What is it?
There are no mechanical changes to report here, but there are visual, trim and specification alterations with the introduction of this N-Guard Double Cab variant (whose name I can’t say without a French flourish, as if I’m about to referee a fencing match. And now neither can you. Sorry.)
Outside, there are four new colours to pick from, some new decals and, in the loadbay, a new spray-on bed liner, slightly soft to absorb knocks and noises, as befits one of the more civilised pick-ups on the market.
What’s it like?
When this generation of Navara entered production in 2014, it did so with five-link suspension and coil springs at the rear, rather than the leaf springs of all of its major rivals, and so set the target as being the most car-like to drive – so much so that Mercedes-Benz based the X-Class on it, although it stopped when nobody bought it.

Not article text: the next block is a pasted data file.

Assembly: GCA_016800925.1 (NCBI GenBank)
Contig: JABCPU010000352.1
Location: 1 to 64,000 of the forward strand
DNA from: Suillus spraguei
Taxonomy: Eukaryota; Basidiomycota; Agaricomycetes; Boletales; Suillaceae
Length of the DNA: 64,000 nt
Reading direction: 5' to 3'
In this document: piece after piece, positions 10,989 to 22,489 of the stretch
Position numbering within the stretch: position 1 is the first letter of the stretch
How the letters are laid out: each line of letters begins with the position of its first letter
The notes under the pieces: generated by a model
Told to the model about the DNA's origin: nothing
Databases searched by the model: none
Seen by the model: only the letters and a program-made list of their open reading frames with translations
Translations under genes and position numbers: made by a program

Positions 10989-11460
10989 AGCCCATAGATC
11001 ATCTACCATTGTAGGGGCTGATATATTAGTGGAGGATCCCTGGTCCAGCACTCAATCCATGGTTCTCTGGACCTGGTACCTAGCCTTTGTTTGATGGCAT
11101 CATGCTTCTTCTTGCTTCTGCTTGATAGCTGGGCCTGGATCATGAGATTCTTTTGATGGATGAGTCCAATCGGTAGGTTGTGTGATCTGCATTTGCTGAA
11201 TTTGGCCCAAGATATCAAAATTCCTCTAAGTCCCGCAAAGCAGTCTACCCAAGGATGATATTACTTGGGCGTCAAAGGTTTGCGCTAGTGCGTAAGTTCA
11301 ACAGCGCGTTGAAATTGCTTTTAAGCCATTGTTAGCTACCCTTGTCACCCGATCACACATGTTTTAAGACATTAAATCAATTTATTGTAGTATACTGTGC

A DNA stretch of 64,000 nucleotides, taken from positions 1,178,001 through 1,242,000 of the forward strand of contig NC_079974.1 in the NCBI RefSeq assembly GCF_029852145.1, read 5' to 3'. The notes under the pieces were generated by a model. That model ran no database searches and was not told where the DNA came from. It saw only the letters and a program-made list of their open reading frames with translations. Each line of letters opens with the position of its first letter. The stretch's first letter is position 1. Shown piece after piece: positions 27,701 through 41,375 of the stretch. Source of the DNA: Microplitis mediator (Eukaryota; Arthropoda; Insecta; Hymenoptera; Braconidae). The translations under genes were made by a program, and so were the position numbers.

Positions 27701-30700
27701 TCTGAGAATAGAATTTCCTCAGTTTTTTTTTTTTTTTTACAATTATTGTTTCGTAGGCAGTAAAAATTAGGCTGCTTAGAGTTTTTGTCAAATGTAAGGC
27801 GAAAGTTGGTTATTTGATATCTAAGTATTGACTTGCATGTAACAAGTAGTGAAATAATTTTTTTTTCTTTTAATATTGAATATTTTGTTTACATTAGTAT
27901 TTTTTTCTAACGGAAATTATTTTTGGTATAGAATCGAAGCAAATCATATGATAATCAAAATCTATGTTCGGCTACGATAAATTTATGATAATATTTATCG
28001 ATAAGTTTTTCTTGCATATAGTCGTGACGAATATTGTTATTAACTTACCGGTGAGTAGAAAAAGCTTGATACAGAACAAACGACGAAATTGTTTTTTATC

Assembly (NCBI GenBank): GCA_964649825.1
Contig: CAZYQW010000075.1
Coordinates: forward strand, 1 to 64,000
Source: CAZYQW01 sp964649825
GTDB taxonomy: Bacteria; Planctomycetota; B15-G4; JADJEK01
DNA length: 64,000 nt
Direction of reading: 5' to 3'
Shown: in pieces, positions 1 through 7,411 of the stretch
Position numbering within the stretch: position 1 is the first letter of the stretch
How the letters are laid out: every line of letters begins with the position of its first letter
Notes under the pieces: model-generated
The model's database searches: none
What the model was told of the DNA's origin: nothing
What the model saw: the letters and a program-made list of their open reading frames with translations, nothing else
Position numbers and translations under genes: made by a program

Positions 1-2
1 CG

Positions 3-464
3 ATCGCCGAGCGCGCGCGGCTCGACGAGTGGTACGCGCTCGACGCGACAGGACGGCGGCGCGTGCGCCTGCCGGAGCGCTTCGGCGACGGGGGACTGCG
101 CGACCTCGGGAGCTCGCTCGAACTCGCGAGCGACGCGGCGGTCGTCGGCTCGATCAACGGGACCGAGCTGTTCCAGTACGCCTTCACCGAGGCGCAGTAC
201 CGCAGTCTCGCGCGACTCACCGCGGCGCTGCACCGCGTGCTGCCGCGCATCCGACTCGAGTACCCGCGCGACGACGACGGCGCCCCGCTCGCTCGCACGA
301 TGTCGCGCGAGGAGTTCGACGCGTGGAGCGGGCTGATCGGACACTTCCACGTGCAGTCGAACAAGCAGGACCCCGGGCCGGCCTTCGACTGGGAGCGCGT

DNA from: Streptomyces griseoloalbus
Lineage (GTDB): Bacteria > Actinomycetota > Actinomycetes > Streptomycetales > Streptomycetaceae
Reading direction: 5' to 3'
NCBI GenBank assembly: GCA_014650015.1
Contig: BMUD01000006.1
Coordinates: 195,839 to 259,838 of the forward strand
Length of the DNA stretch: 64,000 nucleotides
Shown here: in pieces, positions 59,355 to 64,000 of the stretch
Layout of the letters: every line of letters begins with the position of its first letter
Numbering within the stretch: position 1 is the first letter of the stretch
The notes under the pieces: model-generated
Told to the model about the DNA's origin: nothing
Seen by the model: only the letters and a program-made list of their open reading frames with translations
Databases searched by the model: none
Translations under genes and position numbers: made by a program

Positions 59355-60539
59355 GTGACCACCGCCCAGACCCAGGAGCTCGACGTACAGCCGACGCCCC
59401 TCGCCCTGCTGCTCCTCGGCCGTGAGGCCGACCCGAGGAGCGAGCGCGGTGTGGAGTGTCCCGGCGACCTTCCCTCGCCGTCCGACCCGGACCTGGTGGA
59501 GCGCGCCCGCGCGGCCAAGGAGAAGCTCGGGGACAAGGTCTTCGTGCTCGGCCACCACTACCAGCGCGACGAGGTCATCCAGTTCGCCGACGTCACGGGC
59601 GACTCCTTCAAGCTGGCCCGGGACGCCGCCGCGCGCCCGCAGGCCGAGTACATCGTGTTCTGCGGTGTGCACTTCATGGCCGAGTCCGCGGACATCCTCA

It still has a solid rear axle, though, a commercial-vehicle-tax-friendly 1100kg payload and a 3500kg towing limit. Its overall cost is £37,250 (on the road, including VAT), which is competitive at this end of the market.
Inside, there’s blue contrast stitching and new footwell lighting that shines on new floor mats. It’s all subtle stuff, but then it doesn’t need too much embellishment, given that the dashboard looks like it has been lifted from any Nissan car.
There have also been upgrades to the infotainment system: an 8.0in touchscreen that is not too complex to navigate and does phone mirroring. It’s the high passenger floor and rake-only steering adjustment that give away that this is no regular SUV.
To drive, the Navara remains as it was, with a distant rumble from its 187bhp 2.3-litre diesel engine. It drives here through a seven-speed automatic gearbox, which is preferable to the long-throw six-speed manual. There’s the odd steering wheel shimmy over bumps and the unladen ride is a little excitable, but remember that this is a double-cab pick-up, and for one of those it’s refined, habitable and a respectable motorway cruiser.